Min Jin Lee | Fiction 2017
Pachinko follows one Korean family through two World Wars, and their life in Japan as it evolves, away from their beloved homeland. It is not a story of a particularly tragic family, or a wealthy or powerful family. It is just a family. A poor family who lost their home in Korea during WW2 and made a life for themselves. You will follow this family through four generations and 80 years, and they will touch your heart, as well as teach you something about our world history. They endure catastrophe, tragedy, poverty, discrimination, and they manifest wisdom, joy, passion, laughter, and a powerful sense of self.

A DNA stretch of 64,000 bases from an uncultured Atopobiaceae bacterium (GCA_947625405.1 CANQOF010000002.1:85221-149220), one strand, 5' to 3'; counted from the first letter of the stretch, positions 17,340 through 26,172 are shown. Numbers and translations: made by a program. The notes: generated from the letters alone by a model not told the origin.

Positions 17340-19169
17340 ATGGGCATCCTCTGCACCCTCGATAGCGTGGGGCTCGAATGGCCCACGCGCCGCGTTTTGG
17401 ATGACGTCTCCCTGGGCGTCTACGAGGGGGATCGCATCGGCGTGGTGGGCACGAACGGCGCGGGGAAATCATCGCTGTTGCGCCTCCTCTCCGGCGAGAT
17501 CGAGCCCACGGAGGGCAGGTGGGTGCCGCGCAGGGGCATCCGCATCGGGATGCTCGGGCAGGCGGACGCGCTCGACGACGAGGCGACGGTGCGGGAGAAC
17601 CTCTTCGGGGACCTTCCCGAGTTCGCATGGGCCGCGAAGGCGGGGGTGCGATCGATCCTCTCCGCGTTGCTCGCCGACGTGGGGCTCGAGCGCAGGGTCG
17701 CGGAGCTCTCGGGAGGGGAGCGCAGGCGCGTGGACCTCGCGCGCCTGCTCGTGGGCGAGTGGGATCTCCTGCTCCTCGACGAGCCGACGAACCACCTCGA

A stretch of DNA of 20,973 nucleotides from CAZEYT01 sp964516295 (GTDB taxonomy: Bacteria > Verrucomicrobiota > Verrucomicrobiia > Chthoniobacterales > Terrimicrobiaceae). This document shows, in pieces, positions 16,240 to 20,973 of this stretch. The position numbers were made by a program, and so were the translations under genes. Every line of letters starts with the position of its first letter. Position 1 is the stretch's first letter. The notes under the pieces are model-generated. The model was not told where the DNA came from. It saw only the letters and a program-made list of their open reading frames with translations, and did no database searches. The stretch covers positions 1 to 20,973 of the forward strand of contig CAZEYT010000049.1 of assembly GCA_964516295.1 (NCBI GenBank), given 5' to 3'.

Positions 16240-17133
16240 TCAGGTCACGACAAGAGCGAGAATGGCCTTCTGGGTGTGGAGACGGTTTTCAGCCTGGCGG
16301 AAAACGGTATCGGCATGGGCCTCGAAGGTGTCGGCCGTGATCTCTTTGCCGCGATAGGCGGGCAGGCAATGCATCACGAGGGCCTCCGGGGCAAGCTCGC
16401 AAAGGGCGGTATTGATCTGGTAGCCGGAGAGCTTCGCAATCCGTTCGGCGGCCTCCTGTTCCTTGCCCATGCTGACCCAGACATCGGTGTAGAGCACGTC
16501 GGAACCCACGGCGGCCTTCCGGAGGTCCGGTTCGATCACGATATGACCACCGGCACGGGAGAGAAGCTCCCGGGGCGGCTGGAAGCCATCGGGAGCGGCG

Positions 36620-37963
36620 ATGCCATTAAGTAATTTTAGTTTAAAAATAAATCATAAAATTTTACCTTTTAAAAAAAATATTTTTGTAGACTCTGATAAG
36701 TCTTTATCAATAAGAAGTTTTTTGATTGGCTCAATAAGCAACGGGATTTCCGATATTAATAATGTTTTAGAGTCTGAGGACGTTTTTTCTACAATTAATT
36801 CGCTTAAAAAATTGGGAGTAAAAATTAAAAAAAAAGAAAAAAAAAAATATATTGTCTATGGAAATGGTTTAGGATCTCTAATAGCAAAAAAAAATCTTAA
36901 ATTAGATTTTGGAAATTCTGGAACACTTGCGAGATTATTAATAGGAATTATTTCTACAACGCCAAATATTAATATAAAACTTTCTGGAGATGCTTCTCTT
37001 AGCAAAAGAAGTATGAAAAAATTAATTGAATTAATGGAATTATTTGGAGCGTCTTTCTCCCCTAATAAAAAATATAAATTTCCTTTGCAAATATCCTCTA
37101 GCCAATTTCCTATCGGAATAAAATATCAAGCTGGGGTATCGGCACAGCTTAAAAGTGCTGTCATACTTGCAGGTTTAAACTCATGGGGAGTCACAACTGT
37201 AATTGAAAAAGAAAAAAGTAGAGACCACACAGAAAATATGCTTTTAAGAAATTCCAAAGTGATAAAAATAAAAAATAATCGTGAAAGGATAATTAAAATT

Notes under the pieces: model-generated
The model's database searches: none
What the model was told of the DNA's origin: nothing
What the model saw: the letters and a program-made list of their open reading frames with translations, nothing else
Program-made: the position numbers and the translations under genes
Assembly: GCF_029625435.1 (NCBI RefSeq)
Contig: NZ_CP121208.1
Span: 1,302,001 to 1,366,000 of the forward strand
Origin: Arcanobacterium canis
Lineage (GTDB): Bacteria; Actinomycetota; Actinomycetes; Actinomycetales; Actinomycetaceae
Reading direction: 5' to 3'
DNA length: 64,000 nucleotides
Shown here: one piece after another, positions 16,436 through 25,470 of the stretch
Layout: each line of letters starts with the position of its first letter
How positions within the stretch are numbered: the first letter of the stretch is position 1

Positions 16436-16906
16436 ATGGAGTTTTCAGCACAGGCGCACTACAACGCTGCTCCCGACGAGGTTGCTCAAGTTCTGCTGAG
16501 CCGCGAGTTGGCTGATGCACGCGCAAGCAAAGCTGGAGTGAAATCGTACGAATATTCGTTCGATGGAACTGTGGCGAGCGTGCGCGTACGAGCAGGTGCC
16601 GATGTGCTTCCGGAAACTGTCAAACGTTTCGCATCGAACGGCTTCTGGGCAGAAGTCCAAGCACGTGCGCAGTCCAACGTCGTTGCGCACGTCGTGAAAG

The word is difficult to find … but we will settle on “saga.” Pachinko is a 500-page tale of this small family and is an eminently readable saga. You will come to love the characters and cheer for their triumphs. I quite like this quote by award-winning author Darin Strauss, “Pachinko by Min Jin Lee is a great book, a passionate story, a novel of magisterial sweep.”
I do recommend this book. It is simply a good story. Yes, it is long; I read it over the first half of the Christmas break. A nice time to read such a tale, while it is cold outside.